Luke Mortimer spends most of his days working as a visual merchandiser in Melbourne, Australia. But his heart is in a little gold rush town just outside of Castlemaine in Victoria, Australia. It was there that he flexed his interior design muscles and built this little home finished just last year. Luke has dubbed the house Grey Gardens. The home is the perfect country escape from city life, and Luke rents it out to couples looking for a getaway. (He blogged about the challenge of building the home here.) Luke is a self-professed rubbish addict — he loves the challenge of finding something cool on the side of the road, taking it home and reinventing it. He wanted to create a country escape that was modern but had an eclectic, nostalgic twist. — Amy Azzarito
Image above: This is the guest bedroom. The cross-stitch on the wall was done by my Granny who actually had no plan or design for this but just used whatever thread she had on hand. It’s totally crazy, and I love how it pops against the gray wall in the white frame. I found the drum for $2 at the local tip. I spent hours scrubbing the rust off the chrome with vinegar and aluminum foil, and I love the sound it makes when you plonk your book down.
Image above: The main living space has huge ceilings and so much light. I made the ottoman myself and filled it with beanbag beans. It is the perfect spot to curl up in front of the fire on a cold day and enjoy the sunshine streaming through the windows.
See more of Luke’s Australian home after the jump . . .
Image above: The green cabinet is one of my favourite pieces in the house. I found it at a second-hand dealer in Castlemaine. The Kenwood Mix-Master was a birthday present from my parents, and it came with all the original components. Sadly I dropped the bowl on the unforgiving concrete floor and am still looking for a replacement. As there are no drawers in this ultra-compact country kitchen, all the kitchen utensils and silverware live in old Agee preserving jars next to the cooker. It turns out that it’s actually relatively convenient and looks pretty cool, too.
Image above: This is my favourite spot to sit and enjoy the garden from inside on a cold frosty day as I listen to some tunes on the “bargain basement hand-built in Melbourne record player.” The cabinet was also a find in Castlemaine from a second-hand dealer, and it conveniently stores a weighty collection of vinyl, CDs and DVDs. I found the Fleur Narvik ’60s Blackwood chairs on the side of the road — someone had turfed them out. I spotted them driving past and nearly caused an accident trying to turn around fast enough to go back and collect them. After hours of sanding, oiling, waxing and procuring new cushions, they’re finally comfy spots to sit.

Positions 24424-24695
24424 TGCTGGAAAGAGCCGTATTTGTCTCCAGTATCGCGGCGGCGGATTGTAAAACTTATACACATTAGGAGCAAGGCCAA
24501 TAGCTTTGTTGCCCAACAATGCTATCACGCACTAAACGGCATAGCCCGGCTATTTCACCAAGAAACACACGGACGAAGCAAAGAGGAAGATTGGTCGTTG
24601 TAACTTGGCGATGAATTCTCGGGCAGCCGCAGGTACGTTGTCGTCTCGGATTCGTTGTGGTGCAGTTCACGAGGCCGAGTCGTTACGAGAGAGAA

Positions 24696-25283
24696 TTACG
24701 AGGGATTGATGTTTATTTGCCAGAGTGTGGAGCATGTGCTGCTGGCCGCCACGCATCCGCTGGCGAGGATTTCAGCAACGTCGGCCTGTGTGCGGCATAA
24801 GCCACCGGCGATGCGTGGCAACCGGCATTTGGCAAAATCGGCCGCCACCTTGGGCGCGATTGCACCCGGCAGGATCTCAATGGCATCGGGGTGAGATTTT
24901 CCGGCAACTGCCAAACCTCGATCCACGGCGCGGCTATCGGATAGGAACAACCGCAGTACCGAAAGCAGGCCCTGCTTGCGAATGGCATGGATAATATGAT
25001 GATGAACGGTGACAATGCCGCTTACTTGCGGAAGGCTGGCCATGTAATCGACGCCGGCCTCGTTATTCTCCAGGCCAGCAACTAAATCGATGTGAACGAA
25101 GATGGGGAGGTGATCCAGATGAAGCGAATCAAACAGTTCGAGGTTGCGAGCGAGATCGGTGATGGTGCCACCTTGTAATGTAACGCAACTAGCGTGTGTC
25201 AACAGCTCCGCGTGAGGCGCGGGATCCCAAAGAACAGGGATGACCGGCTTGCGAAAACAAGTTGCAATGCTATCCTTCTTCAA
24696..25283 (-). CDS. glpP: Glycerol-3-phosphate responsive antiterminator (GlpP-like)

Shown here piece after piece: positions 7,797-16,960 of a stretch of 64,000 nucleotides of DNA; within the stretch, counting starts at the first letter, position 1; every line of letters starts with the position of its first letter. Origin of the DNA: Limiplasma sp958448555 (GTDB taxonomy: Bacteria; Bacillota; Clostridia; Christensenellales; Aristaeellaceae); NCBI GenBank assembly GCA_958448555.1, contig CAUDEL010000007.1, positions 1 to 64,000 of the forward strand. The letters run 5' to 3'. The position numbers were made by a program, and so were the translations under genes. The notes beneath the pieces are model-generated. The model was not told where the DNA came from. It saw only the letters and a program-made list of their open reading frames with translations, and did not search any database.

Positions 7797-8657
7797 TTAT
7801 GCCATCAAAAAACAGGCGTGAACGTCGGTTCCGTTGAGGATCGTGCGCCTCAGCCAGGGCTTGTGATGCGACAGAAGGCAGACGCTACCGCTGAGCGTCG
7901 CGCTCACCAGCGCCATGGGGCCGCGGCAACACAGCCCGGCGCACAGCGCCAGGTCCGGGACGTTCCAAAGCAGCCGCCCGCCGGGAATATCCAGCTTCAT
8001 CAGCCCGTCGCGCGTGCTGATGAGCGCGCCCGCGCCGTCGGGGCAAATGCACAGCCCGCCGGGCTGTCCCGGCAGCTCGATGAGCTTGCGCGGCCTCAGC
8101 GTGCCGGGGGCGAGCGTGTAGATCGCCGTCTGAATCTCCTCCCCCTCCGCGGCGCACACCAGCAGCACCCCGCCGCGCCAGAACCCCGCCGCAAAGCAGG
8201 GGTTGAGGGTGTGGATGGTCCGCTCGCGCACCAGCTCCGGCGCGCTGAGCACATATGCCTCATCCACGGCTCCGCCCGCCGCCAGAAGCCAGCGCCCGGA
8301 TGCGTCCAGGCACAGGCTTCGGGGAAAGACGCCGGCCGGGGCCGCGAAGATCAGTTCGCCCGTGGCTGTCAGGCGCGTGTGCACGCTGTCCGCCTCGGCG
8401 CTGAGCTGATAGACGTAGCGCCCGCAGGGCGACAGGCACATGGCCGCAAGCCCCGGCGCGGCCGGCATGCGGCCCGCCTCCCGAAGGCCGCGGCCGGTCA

Image above: Although it’s a compact kitchen, I love it, and it works. I love the social aspect of this kitchen, and the island is a prep/dining table. The lights that hang over the island are from a tennis court in Brisbane at Kangaroo Point. (In a sheer coincidence, they came from the tennis courts that backed onto my great grandparents’ home, which had burnt to the ground in the ’60s.)
Image above: The bathtub and matching basin were eBay scores and cost a total of $60. I love the color and the fact that I was able to use a recycled bathroom fixture in a new bathroom. Both fixtures are enameled cast iron, and the bath is perfect for soaking in after a long day in the garden. You can sit and enjoy a glass of wine while looking out over your handy work.
Image above: The main bedroom is painted in the same deep, dark grey (Dulux Malay Grey) and is set off by the artwork on the wall painted by my artist friend Steve Burley. The mic stand was found at a flea market and fashioned into a lamp the second it arrived home. I also love the 1960s “Teasmade” that sits beside the bed (I never use it but love the thought that it’s possible to make a cup of tea without leaving the bed).
Image above: My Mum salvaged this small desk from the hospital basement where she worked. The globe was found on the side of the road.
Image above: The bedroom slipper chair came from my friend’s farm house and has a partner that is awaiting a facelift, after which it will go to live in the guest bedroom.
Image above: The desk in the study nook is made from a slab of Cypress that I bought at the local farmers’ market. The shelves overhead are gifts from my neighbour, and I think they came from an old office building in Melbourne.
Image above: I have six plum trees on the property, and it’s such a pleasure to see all the blossoms in spring followed by buckets and buckets of fruit over summer.
Image above: Although the house was only built in 2010, it feels like it’s always been there. Many people ask what the house looked like before the renovation, which is nice to hear because the aim was always to have the house settle into the landscape and feel like it’s been there for a long time.